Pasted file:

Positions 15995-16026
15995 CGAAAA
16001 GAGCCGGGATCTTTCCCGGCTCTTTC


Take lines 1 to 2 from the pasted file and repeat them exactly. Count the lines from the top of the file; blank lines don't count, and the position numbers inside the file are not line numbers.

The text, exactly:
Positions 15995-16026
15995 CGAAAA